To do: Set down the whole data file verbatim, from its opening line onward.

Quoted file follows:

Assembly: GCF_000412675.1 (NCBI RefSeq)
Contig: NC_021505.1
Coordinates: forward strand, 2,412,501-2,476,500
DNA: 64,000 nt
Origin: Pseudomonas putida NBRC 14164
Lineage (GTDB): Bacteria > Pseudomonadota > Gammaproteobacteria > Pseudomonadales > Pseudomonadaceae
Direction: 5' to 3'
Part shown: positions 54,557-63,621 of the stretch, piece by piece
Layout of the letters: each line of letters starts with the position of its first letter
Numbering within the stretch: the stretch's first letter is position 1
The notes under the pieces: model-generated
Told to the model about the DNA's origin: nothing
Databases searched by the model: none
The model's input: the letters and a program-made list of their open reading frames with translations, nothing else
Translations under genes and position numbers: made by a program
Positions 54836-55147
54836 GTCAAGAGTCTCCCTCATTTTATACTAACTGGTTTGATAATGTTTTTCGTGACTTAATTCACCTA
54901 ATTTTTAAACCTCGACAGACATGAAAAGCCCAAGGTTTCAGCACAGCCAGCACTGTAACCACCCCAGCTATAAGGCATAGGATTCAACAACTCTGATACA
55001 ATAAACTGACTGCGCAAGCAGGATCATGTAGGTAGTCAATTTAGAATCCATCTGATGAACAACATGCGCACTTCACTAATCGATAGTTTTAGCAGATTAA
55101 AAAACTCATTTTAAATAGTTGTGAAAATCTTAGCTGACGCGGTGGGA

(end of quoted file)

Assembly: GCF_000412675.1 (NCBI RefSeq)
Contig: NC_021505.1
Coordinates: forward strand, 2,412,501-2,476,500
DNA: 64,000 nt
Origin: Pseudomonas putida NBRC 14164
Lineage (GTDB): Bacteria > Pseudomonadota > Gammaproteobacteria > Pseudomonadales > Pseudomonadaceae
Direction: 5' to 3'
Part shown: positions 54,557-63,621 of the stretch, piece by piece
Layout of the letters: each line of letters starts with the position of its first letter
Numbering within the stretch: the stretch's first letter is position 1
The notes under the pieces: model-generated
Told to the model about the DNA's origin: nothing
Databases searched by the model: none
The model's input: the letters and a program-made list of their open reading frames with translations, nothing else
Translations under genes and position numbers: made by a program
Positions 54836-55147
54836 GTCAAGAGTCTCCCTCATTTTATACTAACTGGTTTGATAATGTTTTTCGTGACTTAATTCACCTA
54901 ATTTTTAAACCTCGACAGACATGAAAAGCCCAAGGTTTCAGCACAGCCAGCACTGTAACCACCCCAGCTATAAGGCATAGGATTCAACAACTCTGATACA
55001 ATAAACTGACTGCGCAAGCAGGATCATGTAGGTAGTCAATTTAGAATCCATCTGATGAACAACATGCGCACTTCACTAATCGATAGTTTTAGCAGATTAA
55101 AAAACTCATTTTAAATAGTTGTGAAAATCTTAGCTGACGCGGTGGGA